Before autumn 1994, MacKenzie - the loud-mouthed, coarse, sexist former editor of the Sun - and Street-Porter - the loud-mouthed, coarse, feminist former BBC executive - had probably rubbed shoulders only in each other's nightmares. Yet both were hired by Mirror Group chief executive David Montgomery, who might more harmoniously have locked a rottweiler and a pitbull in a room with only one bone.
Theirs is the most unlikely collaboration in a story of unlikely collaborations. When Montgomery edited the News of the World, and MacKenzie the Sun, they were bitter rivals for the approval of their boss, Rupert Murdoch. MacKenzie delighted in pinching stories that Monty had lined up as Sunday exclusives, and a furious Monty once retaliated by feeding MacKenzie a dud story.
He didn't reveal the hoax until 100,000 copies of the Sun had been printed, then made sure that Murdoch found out. MacKenzie duly got a terrific lambasting, but apparently has always taken some pleasure in detailing his verbal lashings from Murdoch, recalling them, as Horrie and Nathan engagingly put it, like a connoisseur remembering the taste of a particularly fine brandy. "It was foul-mouthed, it was witty, it was intelligent, it was demeaning, yep..." - shakes his head in awestruck admiration - "... it was the bollocking of a lifetime."
The authors have unearthed many such nuggets while researching the backgrounds of MacKenzie, Montgomery and Street-Porter, and how their careers briefly but spectacularly collided. All three, incidentally, refused to be interviewed for the book, which is perhaps why their sensibilities, if they have any, are not spared. Still, MacKenzie and Street-Porter at least emerge as barmy but oddly lovable. The portrayal of Montgomery, by contrast, makes Hannibal Lecter look cuddly.
It was Montgomery, inspired by his old boss Murdoch, who initiated the Mirror Group's interest in cable television. He realised that there were serious profits to be made, and that it made good business sense for a newspaper company to diversify into television. He admired Street-Porter, and she was fed up with the BBC, having failed to become controller of BBC2. Monty put her in charge of L!ve TV. But to her fury, she soon found she was answerable to MacKenzie, who had left the Sun to become managing director of Sky, and was then brought in by his old sparring partner to be MD of Mirror Television.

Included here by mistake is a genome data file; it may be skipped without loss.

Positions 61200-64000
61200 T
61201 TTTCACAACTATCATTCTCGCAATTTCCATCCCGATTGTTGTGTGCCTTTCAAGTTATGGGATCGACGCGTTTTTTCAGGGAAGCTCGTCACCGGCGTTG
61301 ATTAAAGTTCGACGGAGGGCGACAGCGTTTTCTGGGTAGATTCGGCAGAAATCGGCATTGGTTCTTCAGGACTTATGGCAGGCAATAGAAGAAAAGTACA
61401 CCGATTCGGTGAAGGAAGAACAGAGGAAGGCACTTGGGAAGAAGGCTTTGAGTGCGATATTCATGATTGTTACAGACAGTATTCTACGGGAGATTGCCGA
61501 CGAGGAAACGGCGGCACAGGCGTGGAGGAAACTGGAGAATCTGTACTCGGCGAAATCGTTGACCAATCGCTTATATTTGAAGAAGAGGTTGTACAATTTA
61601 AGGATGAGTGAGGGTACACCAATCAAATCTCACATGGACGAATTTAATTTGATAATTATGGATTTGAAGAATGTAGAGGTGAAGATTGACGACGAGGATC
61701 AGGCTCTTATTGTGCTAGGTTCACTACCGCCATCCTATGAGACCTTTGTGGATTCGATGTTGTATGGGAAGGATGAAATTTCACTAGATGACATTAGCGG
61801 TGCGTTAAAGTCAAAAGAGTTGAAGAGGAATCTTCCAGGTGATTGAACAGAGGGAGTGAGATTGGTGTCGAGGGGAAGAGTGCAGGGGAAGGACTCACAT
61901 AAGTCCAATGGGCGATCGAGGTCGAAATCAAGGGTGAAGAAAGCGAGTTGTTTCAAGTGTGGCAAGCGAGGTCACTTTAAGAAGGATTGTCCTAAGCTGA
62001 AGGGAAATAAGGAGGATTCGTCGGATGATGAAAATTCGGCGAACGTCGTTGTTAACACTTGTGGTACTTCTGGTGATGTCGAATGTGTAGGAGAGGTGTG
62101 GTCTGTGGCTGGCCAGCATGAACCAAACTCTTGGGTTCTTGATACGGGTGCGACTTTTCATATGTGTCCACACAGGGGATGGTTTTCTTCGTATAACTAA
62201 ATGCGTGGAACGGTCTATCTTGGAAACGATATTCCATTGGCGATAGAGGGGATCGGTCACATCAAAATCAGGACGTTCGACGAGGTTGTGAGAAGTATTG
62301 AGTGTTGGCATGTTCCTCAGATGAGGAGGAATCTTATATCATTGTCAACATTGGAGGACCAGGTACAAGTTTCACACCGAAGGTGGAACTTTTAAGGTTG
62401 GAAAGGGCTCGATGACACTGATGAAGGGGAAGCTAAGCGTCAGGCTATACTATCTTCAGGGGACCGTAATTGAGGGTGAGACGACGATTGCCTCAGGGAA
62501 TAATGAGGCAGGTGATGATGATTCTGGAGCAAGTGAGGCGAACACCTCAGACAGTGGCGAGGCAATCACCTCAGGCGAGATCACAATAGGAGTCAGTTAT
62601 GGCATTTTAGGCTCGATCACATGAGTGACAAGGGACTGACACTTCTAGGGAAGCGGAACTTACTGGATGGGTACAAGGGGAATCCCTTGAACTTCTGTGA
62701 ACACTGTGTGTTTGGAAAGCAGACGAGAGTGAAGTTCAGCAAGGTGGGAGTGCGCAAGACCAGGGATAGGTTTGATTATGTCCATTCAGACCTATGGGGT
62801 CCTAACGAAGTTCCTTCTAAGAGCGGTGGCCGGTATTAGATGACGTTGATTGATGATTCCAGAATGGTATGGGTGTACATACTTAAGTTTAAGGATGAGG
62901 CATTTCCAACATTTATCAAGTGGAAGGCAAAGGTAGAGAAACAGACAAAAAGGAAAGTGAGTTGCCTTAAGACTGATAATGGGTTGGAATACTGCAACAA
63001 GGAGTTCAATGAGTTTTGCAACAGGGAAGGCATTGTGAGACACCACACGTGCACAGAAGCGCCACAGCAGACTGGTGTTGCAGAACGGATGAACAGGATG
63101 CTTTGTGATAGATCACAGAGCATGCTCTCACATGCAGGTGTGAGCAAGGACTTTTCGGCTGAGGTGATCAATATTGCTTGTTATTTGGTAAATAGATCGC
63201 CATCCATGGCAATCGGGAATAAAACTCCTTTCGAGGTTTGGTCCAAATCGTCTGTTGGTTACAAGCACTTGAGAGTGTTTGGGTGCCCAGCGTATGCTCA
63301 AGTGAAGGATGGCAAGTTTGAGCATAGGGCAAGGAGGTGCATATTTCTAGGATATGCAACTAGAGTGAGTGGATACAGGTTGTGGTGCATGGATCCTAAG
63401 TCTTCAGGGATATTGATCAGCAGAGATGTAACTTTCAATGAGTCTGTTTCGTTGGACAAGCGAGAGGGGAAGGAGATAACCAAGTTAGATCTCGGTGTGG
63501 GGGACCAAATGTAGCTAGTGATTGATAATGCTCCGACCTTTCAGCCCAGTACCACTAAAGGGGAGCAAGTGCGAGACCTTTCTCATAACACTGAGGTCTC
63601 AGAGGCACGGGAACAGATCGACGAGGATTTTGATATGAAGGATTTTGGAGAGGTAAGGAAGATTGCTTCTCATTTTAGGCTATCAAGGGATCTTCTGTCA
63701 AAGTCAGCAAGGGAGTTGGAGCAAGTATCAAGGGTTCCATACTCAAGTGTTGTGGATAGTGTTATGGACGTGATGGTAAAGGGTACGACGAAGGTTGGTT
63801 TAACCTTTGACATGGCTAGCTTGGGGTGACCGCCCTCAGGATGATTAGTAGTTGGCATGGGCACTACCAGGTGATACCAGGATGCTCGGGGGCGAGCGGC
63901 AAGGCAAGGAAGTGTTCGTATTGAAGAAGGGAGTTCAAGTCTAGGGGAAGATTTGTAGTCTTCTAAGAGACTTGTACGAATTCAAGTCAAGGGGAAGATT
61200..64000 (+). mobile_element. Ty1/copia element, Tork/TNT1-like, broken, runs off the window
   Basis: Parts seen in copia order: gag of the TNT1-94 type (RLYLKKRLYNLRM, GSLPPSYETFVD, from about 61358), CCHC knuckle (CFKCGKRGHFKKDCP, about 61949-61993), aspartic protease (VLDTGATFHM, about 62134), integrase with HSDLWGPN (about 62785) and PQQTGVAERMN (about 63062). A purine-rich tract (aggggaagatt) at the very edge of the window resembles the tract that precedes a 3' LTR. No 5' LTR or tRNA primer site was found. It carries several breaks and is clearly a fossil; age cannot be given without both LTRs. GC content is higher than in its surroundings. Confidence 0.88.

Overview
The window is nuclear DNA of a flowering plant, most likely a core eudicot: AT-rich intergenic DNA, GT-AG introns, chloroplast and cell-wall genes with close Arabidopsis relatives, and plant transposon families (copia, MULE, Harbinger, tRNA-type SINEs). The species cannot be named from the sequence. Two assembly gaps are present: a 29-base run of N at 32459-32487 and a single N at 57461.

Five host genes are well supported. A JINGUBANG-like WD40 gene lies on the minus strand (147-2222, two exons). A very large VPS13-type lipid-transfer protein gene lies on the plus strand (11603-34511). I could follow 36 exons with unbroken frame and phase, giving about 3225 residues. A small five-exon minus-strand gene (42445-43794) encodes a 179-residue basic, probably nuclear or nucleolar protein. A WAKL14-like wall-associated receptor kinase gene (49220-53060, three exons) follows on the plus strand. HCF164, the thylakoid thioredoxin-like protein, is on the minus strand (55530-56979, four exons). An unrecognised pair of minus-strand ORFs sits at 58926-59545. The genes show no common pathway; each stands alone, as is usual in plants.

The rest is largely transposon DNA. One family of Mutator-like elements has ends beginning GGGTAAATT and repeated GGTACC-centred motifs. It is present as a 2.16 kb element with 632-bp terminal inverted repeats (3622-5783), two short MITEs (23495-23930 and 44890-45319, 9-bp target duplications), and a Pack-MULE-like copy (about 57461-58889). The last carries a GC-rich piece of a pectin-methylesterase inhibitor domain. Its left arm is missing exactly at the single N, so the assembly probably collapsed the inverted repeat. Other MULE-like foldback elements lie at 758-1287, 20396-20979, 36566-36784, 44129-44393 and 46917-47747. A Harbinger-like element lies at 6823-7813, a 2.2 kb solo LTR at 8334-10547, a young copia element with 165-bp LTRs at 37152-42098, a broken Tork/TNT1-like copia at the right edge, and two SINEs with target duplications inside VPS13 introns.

The ensuing back-stabbing, and indeed front-stabbing, was chronicled by an entertaining BBC documentary called Nightmare at Canary Wharf, which in turn inspired this book. MacKenzie was by no means above ridiculing Street-Porter in her presence. In fact, when the Mirror Group was planning its bid for the Channel 5 franchise, and she was talking earnestly to the assembled accountants and advertising folk, he would tiptoe into the room and stand behind her miming her words, while sticking out his teeth.
When L!ve TV finally launched in May 1995, in predictably chaotic circumstances, the programming was almost as idiotic as the shenanigans off screen. A book-of-the-day slot, recommending a book so lightweight you could read it on the toilet, was called A Book at Bogtime. With this kind of thing on screen, imagine what was rejected. When Street-Porter demanded more coverage of gay themes, one underling suggested "Cottage Watch" with a camera positioned outside a public lavatory in the style of Badger Watch. You don't have to be Mary Whitehouse to recall the words of Lord Reith, to the effect that if broadcasting were ever to appeal to the lowest instincts in man, rather than the highest, then the nation would have sunk very low indeed.
In September 1995, Street-Porter went on holiday and never returned. MacKenzie then took over the day-to-day running of L!ve TV, sacking people willy-nilly, and making innovations such as the notorious News Bunny, topless darts, not to mention weather forecasts by trampolining dwarfs, an idea later considered too daft, so modified to weather forecasts in Norwegian.
Despite all this nonsense, of course, MacKenzie was still a newsman of genius, and his indignation when L!ve TV failed to give proper coverage to the IRA Docklands bomb, which exploded half a mile away during a L!ve TV news bulletin, is priceless. "Now I've seen everything," he thundered. "They put a bomb under the office and we miss the story. Fucking brilliant!"
Horrie and Nathan, by contrast, have done great justice to their story. They are perhaps guilty of over-parodying the voice of Janet Street-Porter, which is already a parody of itself. And referring twice in two pages to Montgomery's "thick Ulster accent" reeks either of snobbery or of bad editing. But these are tiny quibbles. It is a hilarious tale, expertly told, and I recommend the book unreservedly. L!ve TV, meanwhile, in the turbulent wake of both Street-Porter and MacKenzie, is still on the air and heading for profitability. It looks like Montgomery will be proved right - as well as Lord Reith.Reuse content